The body of Christ is one body. And when one member suffers, the rest of the body must come along side and help to heal that member. …till we all come to the unity of the faith and of the knowledge of the Son of God, to a perfect man, to the measure of the stature of the fullness of Christ…
…till we all come to the unity of the faith… Let’s look at unity. The battle cry of the Emergent, Postmodern Movement. We should all just get along in our heresies, no matter how damning they may be. But notice what Paul says here. He is not talking simply about the “unity of the local congregation.” He is talking about the unity of the faith. If you recall, back in verses 4-5 of chapter 4, Paul uses a list of “one’s”—one body, one Spirit, one hope of your calling, one Lord to one faith, one baptism, one God and Father of all. There is only one faith that can call Christ “Lord.” And all those in that faith are to be united. Not that we should allow one member to poison the rest with their assorted blasphemies. 2nd John 2:9-11—Whoever transgresses and does not abide in the doctrine of Christ does not have God. He who abides in the doctrine of Christ has both the Father and the Son. If anyone comes to you and does not bring this doctrine, do not receive him into your house nor greet him; for he who greets him shares in his evil deeds. If we allow heretics to practice their iniquity in the house of the LORD, the faith will be split, and His name will be blasphemed.
…to a perfect man… Perfect. “Be ye perfect even as your Father in Heaven is perfect” (Matthew 5:48). You may think that this is difficult. You would be mistaken. It is not difficult to be perfect like our Father in Heaven. It is impossible. Paul here uses the same Greek word (telioV [telios]) that our Lord Jesus Christ used in Matthew. We like to tell people that Jesus would never give us a command that we could never fulfill. So why would Jesus give us a command such as this, if it is impossible? Because we are not perfected in ourselves. We are made perfect in Christ.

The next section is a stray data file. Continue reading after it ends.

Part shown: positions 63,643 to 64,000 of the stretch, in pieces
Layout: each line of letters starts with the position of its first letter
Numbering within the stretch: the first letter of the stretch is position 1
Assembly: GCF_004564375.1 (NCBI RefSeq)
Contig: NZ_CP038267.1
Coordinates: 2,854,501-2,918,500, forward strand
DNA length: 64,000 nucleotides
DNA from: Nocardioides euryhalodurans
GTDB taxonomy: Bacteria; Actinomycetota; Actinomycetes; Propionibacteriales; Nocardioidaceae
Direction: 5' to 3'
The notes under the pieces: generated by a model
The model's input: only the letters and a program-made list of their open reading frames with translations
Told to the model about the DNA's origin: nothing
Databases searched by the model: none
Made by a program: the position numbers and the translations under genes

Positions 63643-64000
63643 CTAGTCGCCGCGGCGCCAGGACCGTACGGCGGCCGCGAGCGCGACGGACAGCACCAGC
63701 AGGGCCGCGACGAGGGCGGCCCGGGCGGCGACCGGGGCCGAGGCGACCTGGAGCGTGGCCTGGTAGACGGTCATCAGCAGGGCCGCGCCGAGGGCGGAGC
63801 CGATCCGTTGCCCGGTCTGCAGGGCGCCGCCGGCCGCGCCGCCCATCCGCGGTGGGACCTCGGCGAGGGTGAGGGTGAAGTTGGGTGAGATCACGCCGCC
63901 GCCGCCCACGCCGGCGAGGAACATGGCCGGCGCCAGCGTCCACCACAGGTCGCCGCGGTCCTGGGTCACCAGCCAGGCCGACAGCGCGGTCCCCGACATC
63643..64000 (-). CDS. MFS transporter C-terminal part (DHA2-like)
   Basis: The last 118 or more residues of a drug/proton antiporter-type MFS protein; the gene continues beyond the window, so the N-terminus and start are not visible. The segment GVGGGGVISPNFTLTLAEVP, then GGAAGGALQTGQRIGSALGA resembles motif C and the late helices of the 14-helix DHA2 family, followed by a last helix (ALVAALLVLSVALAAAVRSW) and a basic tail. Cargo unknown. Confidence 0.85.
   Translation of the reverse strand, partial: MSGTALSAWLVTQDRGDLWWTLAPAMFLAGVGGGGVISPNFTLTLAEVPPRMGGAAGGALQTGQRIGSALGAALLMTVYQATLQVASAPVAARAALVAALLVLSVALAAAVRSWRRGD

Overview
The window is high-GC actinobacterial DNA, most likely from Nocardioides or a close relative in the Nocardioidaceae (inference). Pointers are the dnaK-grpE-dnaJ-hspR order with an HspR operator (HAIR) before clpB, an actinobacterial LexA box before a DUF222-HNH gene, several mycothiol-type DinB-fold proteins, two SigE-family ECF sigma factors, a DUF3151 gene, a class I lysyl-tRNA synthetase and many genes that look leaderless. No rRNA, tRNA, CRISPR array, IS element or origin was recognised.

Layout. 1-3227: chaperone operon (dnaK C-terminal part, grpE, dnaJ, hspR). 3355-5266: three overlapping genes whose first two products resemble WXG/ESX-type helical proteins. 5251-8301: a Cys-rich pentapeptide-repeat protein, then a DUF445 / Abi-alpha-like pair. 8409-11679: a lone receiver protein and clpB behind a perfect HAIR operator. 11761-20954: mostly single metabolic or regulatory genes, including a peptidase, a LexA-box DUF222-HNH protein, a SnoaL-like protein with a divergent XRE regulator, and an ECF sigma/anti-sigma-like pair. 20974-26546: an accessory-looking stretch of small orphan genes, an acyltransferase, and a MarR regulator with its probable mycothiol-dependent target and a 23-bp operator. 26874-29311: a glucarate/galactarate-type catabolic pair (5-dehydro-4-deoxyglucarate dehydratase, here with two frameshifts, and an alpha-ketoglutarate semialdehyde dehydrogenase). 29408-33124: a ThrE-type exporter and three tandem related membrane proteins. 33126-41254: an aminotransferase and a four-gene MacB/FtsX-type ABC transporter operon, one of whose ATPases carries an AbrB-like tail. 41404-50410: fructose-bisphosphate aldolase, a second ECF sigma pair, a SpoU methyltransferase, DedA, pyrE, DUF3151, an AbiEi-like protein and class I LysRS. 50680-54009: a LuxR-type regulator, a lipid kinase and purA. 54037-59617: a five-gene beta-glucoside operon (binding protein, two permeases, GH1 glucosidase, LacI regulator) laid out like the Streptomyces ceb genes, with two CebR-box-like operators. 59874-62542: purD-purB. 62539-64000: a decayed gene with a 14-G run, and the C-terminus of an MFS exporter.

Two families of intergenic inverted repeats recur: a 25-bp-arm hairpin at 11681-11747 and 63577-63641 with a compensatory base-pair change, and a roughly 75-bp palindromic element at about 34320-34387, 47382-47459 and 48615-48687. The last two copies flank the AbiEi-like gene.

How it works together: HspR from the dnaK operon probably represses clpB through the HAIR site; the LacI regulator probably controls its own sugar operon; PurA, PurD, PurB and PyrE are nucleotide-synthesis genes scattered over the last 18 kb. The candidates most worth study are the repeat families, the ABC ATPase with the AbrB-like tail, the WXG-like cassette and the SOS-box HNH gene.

Perfect. “Brought to its end, finished; wanting nothing necessary to completeness; consummate human integrity and virtue; full grown, adult, of full age, mature.” 1st Corinthians 14:20—Brethren, do not be children in understanding; however, in malice be babes, but in understanding be mature. Colossians 1:27-28—…Christ in you, the hope of glory. Him we preach, warning every man and teaching every man in all wisdom, that we may present every man perfect in Christ Jesus.
The word for “perfect” (teleioV [teleios]) comes from the root word teloV (telos), meaning “end.” When Jesus cried, “It is finished!” it was written as one word—tetelestai (tetelestai). “It has been accomplished once, its effects will carry on indefinitely.” When we accept our salvation, it is not something we need to keep on doing. We saw that in chapter 2, vv. 8-9. We see it in Philippians 1:6—being confident of this very thing, that He who has begun a good work in you will complete (epiteleo [epiteleo]) it until the day of Jesus Christ.
…to the measure of the stature of the fullness of Christ… The fullness of Christ. Paul writes in Colossians 2:10 that …you are complete in Him… Same Greek root word (plhrhs [plērēs]), same connotation. You have been completed by Him. What Christ did at one point in time in the past has carried on so that we may experience that same fullness in Him. He has completed us, He has perfected us, He has saved us. In fact, Paul uses this same word in chapter 3, v. 19 when he says that if we know the love of Christ we will be filled with all the fullness of God. If we are filled with the love of Christ, will we be left half-done, like some construction project? Read that verse from Philippians again. If God begins the work of making you a new creation in Christ (2nd Corinthians 5:17), He will complete it! And how does He do that? Through those whom He sets in the church (Ephesians 4:11). He sets them in the church as it pleases Him (1st Corinthians 12:11), that His will may be accomplished.
…that we should no longer be children, tossed to and fro and carried about with every wind of doctrine, by the trickery of men, in the cunning craftiness of deceitful plotting… We have established that we are to grow in Christ. That we are to mature into spiritual adults, so that we may minister to those who come behind us. what good will we be to anyone—let alone to God—if we do not continue to grow in the grace and knowledge of our Lord Jesus Christ (2nd Peter 3:18)? Besides, what happens to children if they do not continue to learn? The older they get (physically) the farther they drift from the truth. The same thing happens to those who are babes in Christ. They don’t grow spiritually, they get scooped up in all kinds of false teachings, they give credence to every heretical doctrine that comes along. And they pass this tolerance for evil onto those who come in behind them. The cancer spreads, and before anybody is aware, the church of the living God has been handed over to Satan.